This is an entry for the Blogging from A to Z Challenge. The entire month of April (except for Sundays) I will be blogging through the alphabet on autism-related topics to celebrate Autism Acceptance Month.
J is for Joke.
I am not a joke.
Autism awareness means more people know about us and can make mean jokes about us. I have seen and heard lots of people making fun of us. They wouldn’t do that if they weren’t aware of us. They also wouldn’t do it if they accepted us. This is why I will never work for autism awareness or disability awareness without acceptance automatically attached to it. Autism awareness is just awareness and leaves us exposed and vulnerable to mocking and abuse. Autism acceptance automatically includes autism awareness — because you can’t accept something without being aware of it — but autism acceptance goes a step further. Autism acceptance says not only that autism is real and everywhere around you, in roughly 1% of the population, but that Autistic people have value and should be treated with dignity, accommodation, and acceptance and not as a burden, a thing to fear, or a joke.
I was treated as a joke on Saturday because I do not move and talk the same way most people do. No one should be treated as a joke for being different. I was doing nothing wrong. I was trying to buy parts for a project I am building. I was hurting no one. Disability acceptance in general and autism acceptance specifically are movements that strive to teach others to be kind and understanding when they encounter those who look, sound, move, communicate, and live in ways that are different. I know I am not the only one who gets treated poorly for looking and sounding different. All the time, my friends are mentioning the ways they are treated for looking different, moving differently, using a wheelchair or an assistance animal.
I used to date a man with muscular dystrophy and when we would go out dancing, I would see people behind him pointing, laughing, imitating the way he danced. It made me angry and I didn’t know what to do. I didn’t want to tell him. I didn’t want to ruin our evening out. I couldn’t believe people would do that right in front of me, knowing I was with him. They hid their jokes from him but they didn’t bother to hide them from me. I never understood why people thought it was okay to make fun of my date right in front of me like that.
Saturday it was my turn to be mocked and the bullies didn’t bother to try to hide it from me. I was in a home improvement store, having a conversation with an employee about the materials I needed for my project, when two other employees approached, pushing carts of supplies. One of them turned to me and said, “is that a new dance you invented?” Then both of them did an exaggerated imitation of the way my body was moving while I was talking and they both laughed loudly. I was too shocked to respond. Did they think I would share their joke? Or were they really that cruel? It felt like being back in middle school again. I was horrified.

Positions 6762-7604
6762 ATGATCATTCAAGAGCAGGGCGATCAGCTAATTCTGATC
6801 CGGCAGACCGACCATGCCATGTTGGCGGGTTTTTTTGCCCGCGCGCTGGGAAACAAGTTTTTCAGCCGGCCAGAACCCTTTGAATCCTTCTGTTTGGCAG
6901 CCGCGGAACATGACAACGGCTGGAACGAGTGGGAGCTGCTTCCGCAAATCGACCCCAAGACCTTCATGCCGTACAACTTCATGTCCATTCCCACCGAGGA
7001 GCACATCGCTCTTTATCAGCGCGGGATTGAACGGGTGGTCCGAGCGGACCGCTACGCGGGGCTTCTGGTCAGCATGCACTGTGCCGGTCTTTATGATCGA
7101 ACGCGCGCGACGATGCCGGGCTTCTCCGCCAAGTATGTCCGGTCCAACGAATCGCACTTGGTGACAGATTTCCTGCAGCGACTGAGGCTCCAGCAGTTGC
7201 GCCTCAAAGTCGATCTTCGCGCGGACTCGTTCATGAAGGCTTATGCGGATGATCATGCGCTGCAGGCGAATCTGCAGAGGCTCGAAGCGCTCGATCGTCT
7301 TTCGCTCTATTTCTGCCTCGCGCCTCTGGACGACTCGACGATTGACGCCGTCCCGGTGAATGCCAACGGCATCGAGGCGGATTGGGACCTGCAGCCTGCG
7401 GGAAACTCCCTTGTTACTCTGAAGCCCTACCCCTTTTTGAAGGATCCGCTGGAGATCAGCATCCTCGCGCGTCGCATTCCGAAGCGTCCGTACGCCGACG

I tried to complete my shopping, but I felt humiliated and I felt shame because I was crying in public. I usually have a handkerchief but I’d forgotten to carry one that day so I ended up blowing my nose on my gloves. I put the materials I had intended to buy back on the shelves and left. I had to sit in my car and calm down before I could safely drive the few blocks to a competitor’s home improvement store where I was treated with kindness and acceptance. I was feeling particularly emotionally fragile, but everyone in the second store was kind to me and one of the employees who helped me was visibly disabled, making me feel like I was in a store that respects and values disabled people as employees and as customers. Being treated better at the second store helped restore some of my dignity, but still I didn’t sleep that night. I lay in bed, unable to chase away memories of being mocked for being different, unable to chase away tears of sorrow and shame.
Those men have probably long forgotten the “weird girl” they laughed at. I am still living with the emotional and physical consequences of the experience. I spent years trapped in schools full of bullies. There is a sort of complex PTSD that emerges from a childhood of being daily trapped in an environment of physical and emotional torment. Today I am exhausted, nauseated, and haunted by memories I had thought I’d put behind me. For them it was a moment’s amusement. For me it is days of recovery.
There were so many other J words on my list to choose from today and “joke” was not originally one of them. But at the last minute, I knew that this was my word today. I have been treated as a joke since childhood. No one should be treated as a joke! It is not okay to mock disabled people. Autism acceptance includes teaching people that we are not different on purpose and we do not deserve to be mocked for our differences. Making fun of us for the ways we don’t fit in will not teach us to fit in. It will only make us feel sad or angry and excluded. In those without a strong sense of self, it will make us feel bad and wrong about who we are. The world has enough pain and suffering in it already. Choose to bring light and happiness into the world. Choose to make others feel better about who they are, not worse. Do not make cruel jokes about the people around you. Choose acceptance.